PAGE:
Our new friend, Mehmet, also showed me a side of Diyarbakir that I had never really experienced. The modern side. We always knew about the one Burger King - which has helped us through many of rough mornings on our days off - but I had no idea about the shopping malls, two McDonald's, or even the other two Burger Kings hidden throughout the city. Diyarbakir is expanding rapidly but is a unique and wonderful mix of old and new. With schools containing technology that rivals High Schools in the US to 5,000 year old city walls spanning five kilometers.

In Diyarbakir, I also met up with a young photojournalist, Andrew, that had emailed me months ago about information on the region. We have spent the last couple days together visiting Mehmet's family's summer home at Lake Hazzar and wandering around the city streets of Diyarbakir. Andrew ended up introducing us to a fixer he used in Iraq who is now going to help Chris and I out for a few days once we cross the border. This will make logistics, safety, and a couple of my story ideas musch easier as we head to Sulimaniyah. Kısmet.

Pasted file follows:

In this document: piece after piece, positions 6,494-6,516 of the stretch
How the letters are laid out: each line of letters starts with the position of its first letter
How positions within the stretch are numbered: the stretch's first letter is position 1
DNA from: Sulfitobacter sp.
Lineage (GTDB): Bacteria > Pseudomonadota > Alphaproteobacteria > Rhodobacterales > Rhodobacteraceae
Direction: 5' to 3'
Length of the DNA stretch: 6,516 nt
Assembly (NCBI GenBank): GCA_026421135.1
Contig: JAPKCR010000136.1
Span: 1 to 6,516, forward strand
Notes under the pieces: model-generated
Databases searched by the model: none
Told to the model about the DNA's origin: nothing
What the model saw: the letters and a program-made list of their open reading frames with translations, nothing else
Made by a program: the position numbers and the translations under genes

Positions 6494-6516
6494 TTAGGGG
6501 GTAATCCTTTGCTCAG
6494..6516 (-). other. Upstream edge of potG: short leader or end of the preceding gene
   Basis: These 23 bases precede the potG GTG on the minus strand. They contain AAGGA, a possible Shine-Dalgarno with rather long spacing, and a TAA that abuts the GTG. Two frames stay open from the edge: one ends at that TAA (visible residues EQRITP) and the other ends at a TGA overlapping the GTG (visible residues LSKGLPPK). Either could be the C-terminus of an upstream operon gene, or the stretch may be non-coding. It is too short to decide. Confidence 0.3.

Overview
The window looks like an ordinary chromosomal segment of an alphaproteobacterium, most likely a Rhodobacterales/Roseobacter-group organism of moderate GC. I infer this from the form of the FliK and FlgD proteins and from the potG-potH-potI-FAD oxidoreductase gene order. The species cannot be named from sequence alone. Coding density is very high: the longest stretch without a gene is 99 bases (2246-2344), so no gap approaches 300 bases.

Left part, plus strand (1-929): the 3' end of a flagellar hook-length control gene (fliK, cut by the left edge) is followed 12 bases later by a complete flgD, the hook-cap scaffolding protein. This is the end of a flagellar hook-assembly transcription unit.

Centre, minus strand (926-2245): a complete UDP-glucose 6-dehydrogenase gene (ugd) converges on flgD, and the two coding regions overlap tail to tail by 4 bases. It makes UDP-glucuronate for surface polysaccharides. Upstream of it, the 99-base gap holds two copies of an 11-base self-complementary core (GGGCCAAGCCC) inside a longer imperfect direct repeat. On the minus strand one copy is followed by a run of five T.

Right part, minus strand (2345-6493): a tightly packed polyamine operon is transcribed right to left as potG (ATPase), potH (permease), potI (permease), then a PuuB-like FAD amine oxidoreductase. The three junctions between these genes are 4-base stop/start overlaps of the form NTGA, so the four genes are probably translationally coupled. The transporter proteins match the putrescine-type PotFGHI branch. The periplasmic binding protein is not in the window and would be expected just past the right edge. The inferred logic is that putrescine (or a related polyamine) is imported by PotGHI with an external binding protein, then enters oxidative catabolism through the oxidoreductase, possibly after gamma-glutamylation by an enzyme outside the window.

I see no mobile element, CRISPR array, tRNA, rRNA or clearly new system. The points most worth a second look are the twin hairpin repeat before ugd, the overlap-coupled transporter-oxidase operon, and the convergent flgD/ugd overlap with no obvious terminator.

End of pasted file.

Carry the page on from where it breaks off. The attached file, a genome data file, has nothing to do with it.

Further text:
And finally, just today Andrew and I visited Bismil together so that I could say goodbye to a few of my friends. After having çay with my friend Bariş, an archaeologist from Kenan Tepe, we headed over to my old professor's babysitter's house to drop off a gift of Backlava. No sooner than we got there did we realize that there was a huge party going on... Going through the gate I found out that the elder babysitter had gotten engaged and this was her engagement party! We became instant celebrities, being invited in with not just open arms, but the arms of friends that were both surprised and thrilled to see me at one of their most special occasions. We stayed for hours taking photos before being invited back to a village of just twelve families for dinner. After which we proceeded to get a ride home to Diyarbakir in the back of a cargo van listening as a family of new friends sang traditional Kurdish folk music. Kısmet.

Some descriptions of Turkey as experienced by Sara and Chris: